C-Live, our VR training platform is operated live in real time with the avatars responding according to the performance of the participant in their training session.
I interviewed Natalie Preece, one of C-Live’s Simulation Specialists to find out more about what her job entails and what it takes to work as a Simulation Specialist at Connect.
What exactly is C-Live?
C-Live is a vr training tool for those embarking on their careers or professionals looking to continue their personal professional development. Participants access the technology online and interact with avatars in real time; nothing is pre-programmed and everything is live as the avatars are operated by highly trained actors. We have simulations that meet the training needs of various sectors such as education, hospitality, leisure and tourism, management and leadership training and medical. With a little bit of imagination, the possibilities are endless.
What is a simulation specialist?
A simulation specialist is the actor behind the scenes operating the avatars; we are essentially electronic puppeteers. Simulation specialists have to be adept in improvisation and replicating and maintaining vocal profiles in order to portray such a wide array of characters.
How would you recommend C-Live should be used to get the best results?
With confidence, commitment and over several sessions. Simulations work best when participants allow themselves to be immersed in the experience; that’s when the learning really takes place. Multiple sessions allow the participants to review their simulations and identify key areas of improvement and fully utilise the product.
How did you end up in this role?
As a jobbing actor I have performed in a variety of roles, many of which have been based in education. I have toured the UK with theatre in education; helping support schools delivering a variety of performances and workshops on road safety, safety in the home and anti-bullying (to name a few). In-between acting jobs I have worked as a drama teacher and a cover supervisor; so when this role came up, it seemed like the perfect way for me to bring all my skills together to help benefit others.
What was your training like for the job?
Intense. C-Live is the only product of its kind, so I had no experience of using the technology. If you can imagine tapping your head, whilst rubbing your stomach, hopping on one leg whilst reciting the alphabet in a foreign language backwards, then you’ll get a good idea of our first ten days of training.
What equipment do you use? Is it tricky?
We use specialised equipment at our end in order to make the avatars as life-like as possible. We wear motion sensors on our heads to track the head movement, voice morphing software and an X-box controller. It’s very easy for the participant to use, as long as you have a PC or laptop with a webcam and microphone; you just need to enter a web address at the pre-agreed time and date and you are ready to begin your simulation.
What advice would you give teachers who are dealing with a challenging classroom situation?
I would say that every scenario is different because no two people are the same. The best advice I could give is to figure out what strategies work for you. The best way to learn is by doing and that’s what makes C-Live so good. It gives participants the safe space to identify their strengths and weaknesses and find out what strategies work best for them. From my experience, in situations such as these, if you remain calm and genuinely listen to the other party you are much more likely to reach an agreeable resolution for all involved.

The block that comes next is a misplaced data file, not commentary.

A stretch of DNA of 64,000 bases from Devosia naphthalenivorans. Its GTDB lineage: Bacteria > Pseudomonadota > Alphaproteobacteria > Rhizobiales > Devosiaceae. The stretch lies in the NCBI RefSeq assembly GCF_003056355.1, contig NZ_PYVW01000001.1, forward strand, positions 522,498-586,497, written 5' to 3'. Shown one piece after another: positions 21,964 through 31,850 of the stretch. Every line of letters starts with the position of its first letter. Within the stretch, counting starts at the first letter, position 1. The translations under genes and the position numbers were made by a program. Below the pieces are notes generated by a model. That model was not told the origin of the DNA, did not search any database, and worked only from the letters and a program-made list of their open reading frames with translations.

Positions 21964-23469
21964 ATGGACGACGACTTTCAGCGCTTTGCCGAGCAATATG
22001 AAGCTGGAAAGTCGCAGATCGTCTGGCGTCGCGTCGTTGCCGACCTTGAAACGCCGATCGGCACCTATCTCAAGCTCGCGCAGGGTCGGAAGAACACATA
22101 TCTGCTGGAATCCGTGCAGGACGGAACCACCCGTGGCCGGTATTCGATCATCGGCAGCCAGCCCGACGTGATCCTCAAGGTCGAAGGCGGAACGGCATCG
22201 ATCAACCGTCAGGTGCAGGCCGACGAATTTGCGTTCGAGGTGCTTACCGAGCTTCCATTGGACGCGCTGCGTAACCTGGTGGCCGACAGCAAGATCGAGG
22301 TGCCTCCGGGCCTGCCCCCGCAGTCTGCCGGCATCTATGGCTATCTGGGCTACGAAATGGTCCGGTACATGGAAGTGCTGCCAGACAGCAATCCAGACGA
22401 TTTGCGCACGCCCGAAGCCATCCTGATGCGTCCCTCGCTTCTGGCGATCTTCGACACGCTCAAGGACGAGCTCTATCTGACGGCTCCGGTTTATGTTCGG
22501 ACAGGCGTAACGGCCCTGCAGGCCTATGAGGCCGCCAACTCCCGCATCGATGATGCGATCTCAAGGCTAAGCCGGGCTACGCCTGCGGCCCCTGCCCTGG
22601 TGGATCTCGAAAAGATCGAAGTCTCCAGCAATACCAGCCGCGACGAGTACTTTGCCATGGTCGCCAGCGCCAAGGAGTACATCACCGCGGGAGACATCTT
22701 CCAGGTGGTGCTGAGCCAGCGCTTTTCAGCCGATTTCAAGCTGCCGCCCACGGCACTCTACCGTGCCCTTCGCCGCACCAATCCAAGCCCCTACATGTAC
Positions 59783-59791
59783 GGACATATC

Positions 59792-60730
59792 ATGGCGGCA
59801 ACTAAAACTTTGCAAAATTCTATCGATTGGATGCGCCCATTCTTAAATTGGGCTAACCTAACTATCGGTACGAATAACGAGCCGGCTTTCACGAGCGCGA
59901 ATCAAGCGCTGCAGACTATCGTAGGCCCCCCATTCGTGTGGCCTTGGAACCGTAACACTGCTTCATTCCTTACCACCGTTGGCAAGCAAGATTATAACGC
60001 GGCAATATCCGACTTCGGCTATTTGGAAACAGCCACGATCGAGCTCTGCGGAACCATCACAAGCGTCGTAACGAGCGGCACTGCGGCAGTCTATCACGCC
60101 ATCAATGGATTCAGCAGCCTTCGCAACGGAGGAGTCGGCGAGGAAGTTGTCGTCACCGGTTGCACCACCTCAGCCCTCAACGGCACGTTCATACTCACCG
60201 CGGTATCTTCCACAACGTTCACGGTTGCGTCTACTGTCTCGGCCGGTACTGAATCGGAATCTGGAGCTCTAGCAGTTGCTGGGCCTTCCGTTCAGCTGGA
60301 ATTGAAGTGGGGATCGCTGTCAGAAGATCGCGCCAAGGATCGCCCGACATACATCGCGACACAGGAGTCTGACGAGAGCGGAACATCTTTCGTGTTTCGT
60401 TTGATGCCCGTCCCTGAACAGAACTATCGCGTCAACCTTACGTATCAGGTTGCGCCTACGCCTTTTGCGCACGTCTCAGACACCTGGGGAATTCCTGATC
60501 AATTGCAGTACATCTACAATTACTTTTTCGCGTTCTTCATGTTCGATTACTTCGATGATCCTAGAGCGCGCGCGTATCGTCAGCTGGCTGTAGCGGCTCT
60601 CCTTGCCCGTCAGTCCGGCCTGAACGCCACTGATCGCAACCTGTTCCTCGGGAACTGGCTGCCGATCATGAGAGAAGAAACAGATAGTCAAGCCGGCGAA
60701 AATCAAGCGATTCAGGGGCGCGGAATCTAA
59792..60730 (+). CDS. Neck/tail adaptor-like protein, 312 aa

I believe there are now some new avatars, can you tell us a bit more about that?
We now have fourteen new adult avatars and twelve new young people avatars. We have lots more environments (or backdrops) and the software itself is so much more advanced. The avatars have much more complicated programming, which means that the avatars have a wider variety of facial expressions, making the simulations much more realistic.
What is your proudest moment working at Connect?
It’s difficult to pin point one. I always feel proud when a participant really gets something out of a simulation. I remember during one scenario, one of the quieter avatars, who often gets ignored, revealed that she was upset because her pet had just died. The participant really committed to the scene and was genuinely affected by the avatar’s reaction. There was a great discussion about strategies to use and the simulations that followed were really interesting and beneficial to the participant.
What are the main challenges when it comes to simulating?
The stamina probably, particularly in the education simulations. You have to really listen and focus on the participant and the different vocal profiles put a lot of strain on the voice. That and sticking to the pre-agreed level. Simulations take place at a low, medium or high level and if the participant is doing well, it can be very tempting to up the stakes to give the participant more to work with.
What is your favourite thing about simulating?
The freedom in the performance. I have always enjoyed improvisation and being live in the moment and C-Live gives me the opportunity to do that.
If you would like to know more about C-Live, our VR training platform email firstname.lastname@example.org or book a free demo.